Tips to get Your Baby to Latch On

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Breastfeeding looks easy, mums just whip up their tops up and the baby gets her food – right? Wrong! While breastfeeding is very easy, getting started, getting your baby to latch on and feeding in the correct position is incredibly hard. The good news is, once you’ve mastered the latch and your positioning, breastfeeding will become as easy as eating a whole packet of biscuits!

First things first

Your baby’s face is specially designed for breastfeeding. Her little turned up nose and receding chin means she can feed happily and breath at the same time, so never worry that she cannot breathe. If she can’t she will pull away from feeding. If your baby’s nose seems to be blocked by your breast, change your positioning slightly to see if that helps or move your breast so that your baby has a clear airway.

It is important to have a proper latch when breastfeeding, firstly, so that your baby is extracting your milk in the right way and therefore getting as much milk as she needs and secondly, to avoid blisters and sore nipples for you. Here are nine tips for achieving that all-important latch:

1. Start early

The best time to start breastfeeding is the first hour after your baby is born (we know you want to rest, but it’ll be easier in the long run!) This is because babies go through a period of being alert straight after they are born, but after that they spend much of the next 24 hours asleep. Most babies will instinctively suckle at the breast soon after birth, so take advantage of this time and also having the midwives around you to help to get breastfeeding started.

2. Tickles

Try tickling your baby’s bottom lip with your nipple to make her open her mouth wide. Once your baby’s mouth is wide you should quickly move it onto your breast. Make sure you bring your baby to you rather than leaning towards your baby, to get the ideal positioning for your baby.

3. A proper latch

When moving your baby’s mouth onto your breast, make sure that she gets about an inch of the surrounding areola (the darker area surrounding your nipple) into her mouth. You can also pull your baby’s chin down gently after she has latched on to help her take more of the areola in her mouth. Your nipple should be pulled back into your baby’s mouth so that extracting your milk is easier for her. If you find that your baby only has your nipple in her mouth, rather than the surrounding area, it is likely that your nipples will get sore and possibly blister. If you think your baby is feeding incorrectly, insert your index finger into her mouth while she is feeding and gently pull her off your nipple. Just pulling her off your nipple without a finger can be very painful!

4. Fish mouth

Make sure that your baby’s lips are rolled outwards while she is feeding so that they resemble a fish’s mouth! If her lips are inverted, gently use your finger to pop them out as this will help with her latch.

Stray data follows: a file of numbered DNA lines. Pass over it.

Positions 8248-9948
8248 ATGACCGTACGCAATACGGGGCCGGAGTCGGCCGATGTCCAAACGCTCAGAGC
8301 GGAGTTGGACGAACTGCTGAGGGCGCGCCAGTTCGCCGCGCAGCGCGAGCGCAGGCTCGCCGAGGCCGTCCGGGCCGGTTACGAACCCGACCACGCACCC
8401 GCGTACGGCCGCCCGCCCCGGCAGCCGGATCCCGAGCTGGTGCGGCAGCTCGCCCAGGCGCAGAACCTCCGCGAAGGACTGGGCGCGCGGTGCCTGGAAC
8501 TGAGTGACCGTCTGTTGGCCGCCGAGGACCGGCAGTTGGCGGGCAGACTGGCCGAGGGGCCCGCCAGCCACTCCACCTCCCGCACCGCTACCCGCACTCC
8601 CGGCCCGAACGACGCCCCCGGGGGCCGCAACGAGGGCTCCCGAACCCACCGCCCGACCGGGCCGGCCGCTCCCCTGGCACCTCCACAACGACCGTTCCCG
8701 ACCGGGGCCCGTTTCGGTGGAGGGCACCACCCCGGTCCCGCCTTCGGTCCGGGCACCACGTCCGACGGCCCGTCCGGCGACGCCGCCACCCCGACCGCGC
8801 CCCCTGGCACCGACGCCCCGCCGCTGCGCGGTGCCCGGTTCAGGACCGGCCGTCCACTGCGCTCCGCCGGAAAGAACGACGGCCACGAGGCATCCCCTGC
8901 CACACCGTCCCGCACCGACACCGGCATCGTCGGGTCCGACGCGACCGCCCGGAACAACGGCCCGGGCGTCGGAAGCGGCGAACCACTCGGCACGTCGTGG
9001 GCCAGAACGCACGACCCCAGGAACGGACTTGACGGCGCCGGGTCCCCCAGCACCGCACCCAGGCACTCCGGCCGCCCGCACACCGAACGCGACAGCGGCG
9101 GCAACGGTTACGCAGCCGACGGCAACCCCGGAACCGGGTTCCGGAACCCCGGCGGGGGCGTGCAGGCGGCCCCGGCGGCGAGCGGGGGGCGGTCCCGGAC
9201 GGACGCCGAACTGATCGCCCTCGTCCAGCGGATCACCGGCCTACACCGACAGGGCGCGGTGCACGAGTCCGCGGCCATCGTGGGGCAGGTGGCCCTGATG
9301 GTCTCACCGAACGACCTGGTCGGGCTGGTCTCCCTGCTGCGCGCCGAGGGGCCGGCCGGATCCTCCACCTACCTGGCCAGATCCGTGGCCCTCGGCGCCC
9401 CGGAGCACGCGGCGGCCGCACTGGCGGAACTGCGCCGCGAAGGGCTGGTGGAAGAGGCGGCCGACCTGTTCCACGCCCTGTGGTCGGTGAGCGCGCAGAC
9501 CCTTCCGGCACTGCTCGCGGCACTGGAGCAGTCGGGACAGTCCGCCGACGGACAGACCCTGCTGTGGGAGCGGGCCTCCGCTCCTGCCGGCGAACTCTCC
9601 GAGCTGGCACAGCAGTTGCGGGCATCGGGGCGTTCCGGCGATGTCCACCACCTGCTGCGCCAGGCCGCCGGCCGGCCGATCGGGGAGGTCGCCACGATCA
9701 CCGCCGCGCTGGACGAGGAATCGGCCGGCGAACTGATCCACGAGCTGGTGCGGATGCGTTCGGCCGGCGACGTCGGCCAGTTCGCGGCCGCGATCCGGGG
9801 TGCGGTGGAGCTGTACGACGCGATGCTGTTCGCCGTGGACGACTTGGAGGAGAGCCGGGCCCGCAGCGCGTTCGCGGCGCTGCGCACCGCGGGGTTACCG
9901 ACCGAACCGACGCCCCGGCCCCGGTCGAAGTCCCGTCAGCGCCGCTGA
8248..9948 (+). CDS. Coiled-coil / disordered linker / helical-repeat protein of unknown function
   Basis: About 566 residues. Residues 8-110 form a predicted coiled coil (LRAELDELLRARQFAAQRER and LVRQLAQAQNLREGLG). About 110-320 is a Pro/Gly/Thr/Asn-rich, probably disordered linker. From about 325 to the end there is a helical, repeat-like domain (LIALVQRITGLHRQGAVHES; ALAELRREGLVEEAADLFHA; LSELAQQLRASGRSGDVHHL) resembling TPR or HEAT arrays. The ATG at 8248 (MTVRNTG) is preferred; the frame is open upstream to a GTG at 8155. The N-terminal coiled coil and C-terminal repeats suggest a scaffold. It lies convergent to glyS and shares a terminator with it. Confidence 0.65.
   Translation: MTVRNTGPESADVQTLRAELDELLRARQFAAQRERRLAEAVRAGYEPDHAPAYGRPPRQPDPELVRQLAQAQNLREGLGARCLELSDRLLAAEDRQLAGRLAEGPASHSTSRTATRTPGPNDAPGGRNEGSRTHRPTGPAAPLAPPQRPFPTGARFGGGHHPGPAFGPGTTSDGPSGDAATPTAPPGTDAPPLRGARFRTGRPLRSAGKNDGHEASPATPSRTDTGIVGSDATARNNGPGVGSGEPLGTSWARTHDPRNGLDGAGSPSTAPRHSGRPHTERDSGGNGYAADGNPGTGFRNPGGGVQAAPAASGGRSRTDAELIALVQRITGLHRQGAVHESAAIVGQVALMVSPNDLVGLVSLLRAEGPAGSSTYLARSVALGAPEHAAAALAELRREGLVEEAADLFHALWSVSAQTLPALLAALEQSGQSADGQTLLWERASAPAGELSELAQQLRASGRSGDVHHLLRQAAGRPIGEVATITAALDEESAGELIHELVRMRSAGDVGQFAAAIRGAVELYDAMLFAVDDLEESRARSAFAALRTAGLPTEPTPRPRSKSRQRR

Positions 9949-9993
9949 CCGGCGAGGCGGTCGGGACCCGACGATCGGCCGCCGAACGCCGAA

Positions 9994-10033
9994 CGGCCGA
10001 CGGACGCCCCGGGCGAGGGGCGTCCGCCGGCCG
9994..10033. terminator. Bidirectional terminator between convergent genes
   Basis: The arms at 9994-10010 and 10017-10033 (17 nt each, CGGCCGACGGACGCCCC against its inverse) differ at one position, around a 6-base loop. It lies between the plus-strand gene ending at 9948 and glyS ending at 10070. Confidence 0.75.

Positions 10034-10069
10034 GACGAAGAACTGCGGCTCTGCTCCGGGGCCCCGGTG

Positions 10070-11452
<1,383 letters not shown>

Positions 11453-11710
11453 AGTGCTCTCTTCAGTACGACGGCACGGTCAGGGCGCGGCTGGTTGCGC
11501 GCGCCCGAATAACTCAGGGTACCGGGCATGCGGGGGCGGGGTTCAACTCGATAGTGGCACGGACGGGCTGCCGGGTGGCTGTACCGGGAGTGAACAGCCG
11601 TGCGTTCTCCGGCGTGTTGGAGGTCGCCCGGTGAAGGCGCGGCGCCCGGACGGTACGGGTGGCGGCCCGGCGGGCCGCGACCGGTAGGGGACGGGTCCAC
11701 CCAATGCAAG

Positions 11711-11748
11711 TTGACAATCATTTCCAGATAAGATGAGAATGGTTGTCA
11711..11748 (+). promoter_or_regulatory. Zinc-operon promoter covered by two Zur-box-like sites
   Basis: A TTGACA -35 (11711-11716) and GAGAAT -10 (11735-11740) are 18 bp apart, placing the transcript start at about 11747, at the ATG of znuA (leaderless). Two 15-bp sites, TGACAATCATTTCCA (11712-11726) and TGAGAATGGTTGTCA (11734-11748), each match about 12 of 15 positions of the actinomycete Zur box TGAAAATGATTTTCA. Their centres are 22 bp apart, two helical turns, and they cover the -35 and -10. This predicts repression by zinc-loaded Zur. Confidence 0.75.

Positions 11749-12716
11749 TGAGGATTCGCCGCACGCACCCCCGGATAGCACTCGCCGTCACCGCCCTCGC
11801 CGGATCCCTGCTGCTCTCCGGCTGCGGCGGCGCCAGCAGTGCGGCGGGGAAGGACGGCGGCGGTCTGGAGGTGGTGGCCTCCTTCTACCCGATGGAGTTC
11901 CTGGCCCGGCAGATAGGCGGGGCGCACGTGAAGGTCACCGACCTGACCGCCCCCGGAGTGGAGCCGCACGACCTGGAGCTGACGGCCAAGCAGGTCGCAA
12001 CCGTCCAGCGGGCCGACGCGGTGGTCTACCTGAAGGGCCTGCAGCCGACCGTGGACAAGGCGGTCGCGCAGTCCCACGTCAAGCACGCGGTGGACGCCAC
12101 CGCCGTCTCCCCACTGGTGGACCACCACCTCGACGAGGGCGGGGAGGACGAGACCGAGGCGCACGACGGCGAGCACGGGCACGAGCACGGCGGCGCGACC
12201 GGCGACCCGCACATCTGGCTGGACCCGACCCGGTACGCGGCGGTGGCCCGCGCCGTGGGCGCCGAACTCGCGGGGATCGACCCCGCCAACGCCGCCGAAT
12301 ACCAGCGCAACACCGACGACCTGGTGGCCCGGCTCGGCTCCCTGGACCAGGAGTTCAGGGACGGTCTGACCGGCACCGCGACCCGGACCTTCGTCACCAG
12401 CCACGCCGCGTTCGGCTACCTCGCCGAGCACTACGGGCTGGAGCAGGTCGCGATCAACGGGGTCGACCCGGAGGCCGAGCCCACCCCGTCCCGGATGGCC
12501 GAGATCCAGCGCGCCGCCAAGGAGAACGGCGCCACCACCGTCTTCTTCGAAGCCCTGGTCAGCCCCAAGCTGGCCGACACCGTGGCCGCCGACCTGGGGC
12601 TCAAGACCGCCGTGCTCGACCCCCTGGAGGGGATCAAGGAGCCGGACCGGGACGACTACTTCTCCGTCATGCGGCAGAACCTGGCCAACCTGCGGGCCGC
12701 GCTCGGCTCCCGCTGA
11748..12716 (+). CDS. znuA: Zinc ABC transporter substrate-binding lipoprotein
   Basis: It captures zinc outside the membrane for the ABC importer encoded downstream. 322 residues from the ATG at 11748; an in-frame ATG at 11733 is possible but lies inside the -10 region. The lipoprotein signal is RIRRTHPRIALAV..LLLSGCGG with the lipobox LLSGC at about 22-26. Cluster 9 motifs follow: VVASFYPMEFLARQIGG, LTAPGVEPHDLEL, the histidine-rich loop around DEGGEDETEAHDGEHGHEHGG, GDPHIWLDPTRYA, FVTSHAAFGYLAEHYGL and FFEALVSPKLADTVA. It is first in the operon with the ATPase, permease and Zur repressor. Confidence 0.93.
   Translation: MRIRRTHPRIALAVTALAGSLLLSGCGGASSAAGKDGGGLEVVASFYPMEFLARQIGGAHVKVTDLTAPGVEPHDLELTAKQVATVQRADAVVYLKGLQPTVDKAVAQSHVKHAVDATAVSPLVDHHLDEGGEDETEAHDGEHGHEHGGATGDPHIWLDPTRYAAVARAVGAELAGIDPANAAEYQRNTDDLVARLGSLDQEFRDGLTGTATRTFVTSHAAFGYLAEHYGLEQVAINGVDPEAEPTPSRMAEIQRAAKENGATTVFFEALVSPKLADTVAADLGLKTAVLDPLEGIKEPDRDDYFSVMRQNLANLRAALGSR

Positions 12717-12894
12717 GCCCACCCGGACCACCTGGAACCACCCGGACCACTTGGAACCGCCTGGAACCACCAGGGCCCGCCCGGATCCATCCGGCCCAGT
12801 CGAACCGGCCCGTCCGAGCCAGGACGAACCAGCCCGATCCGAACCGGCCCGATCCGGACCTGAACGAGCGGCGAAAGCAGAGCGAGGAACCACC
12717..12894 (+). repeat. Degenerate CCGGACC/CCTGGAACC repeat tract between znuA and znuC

5. Hold your breast

You might need to hold your breast to help guide your nipple into your baby’s mouth. For larger breasted women you may have to do this with every feed. If you do have to hold your breast, grasp it at the sides rather than at the top or the bottom so your hand doesn’t get in the way of your baby’s mouth.

6. Nipple positioning

Your nipple should be aimed at your baby’s upper lip rather than the middle of the mouth.

7. Head positioning

Your baby’s head should be slightly tilted back and not slumped forward. Her chin should indent the lower portion of your breast.

8. Switch positions

Switch positions if one position doesn’t work. The traditional position is your baby facing towards you with ‘tummy to mummy’ and her legs around your tummy. Your could always try the football or underarm hold, where you hold your baby’s head to your breast with her tummy on her side and legs pointing behind you.

9. Don’t give up!

If you start to feel like nothing is working and your nipples are sore – try not to lose heart. Have some time out and try again when you’ve both had a bit of a break. Follow the instructions above and try not to get frustrated with your baby. It might be worth visiting your health visitor or a breastfeeding councillor to help you to get your latch right, or read our feature on breastfeeding problems.

How do I tell if I’m breastfeeding correctly?

If you’ve got the latch right:

  • Your baby’s chin and nose should be touching your breast
  • Your baby’s cheeks should be nice and rounded while sucking
  • You should be able to hear content suckling sounds NOT clicking or smacking noises which indicate that your don’t have a good latch.
  • Your baby is perfectly happy and stays on the breast for a sufficient amount of time and rarely fusses.
  • When your baby is suckling there is a circular motion of her jaw rather than fast chin movement.
  • You should be able to hear and to see your baby swallowing milk.

If you are not breastfeeding correctly:

  • Your baby will have trouble keeping on the breast and will be frustrated at not being able to extract milk properly.
  • Your baby falls asleep after a very short time nursing
  • Your baby fusses when off the breast and acts hungry all the time
  • Your nipples look pointed or crushed, or they are very sore and bleeding.
  • Breastfeeding hurts! Breastfeeding is not supposed to hurt. When you first start to feed your baby you may feel a tingling sensation as your breasts let down milk, but after that you should feel no pain at all.
  • Your baby’s cheeks are pulled or sucked in when she sucks

Other helpful tips:

If your baby frequently falls asleep at the breast try tickling her feet or her cheeks to wake her up. You could also undress and change her nappy to wake her up.

Categories: Baby care

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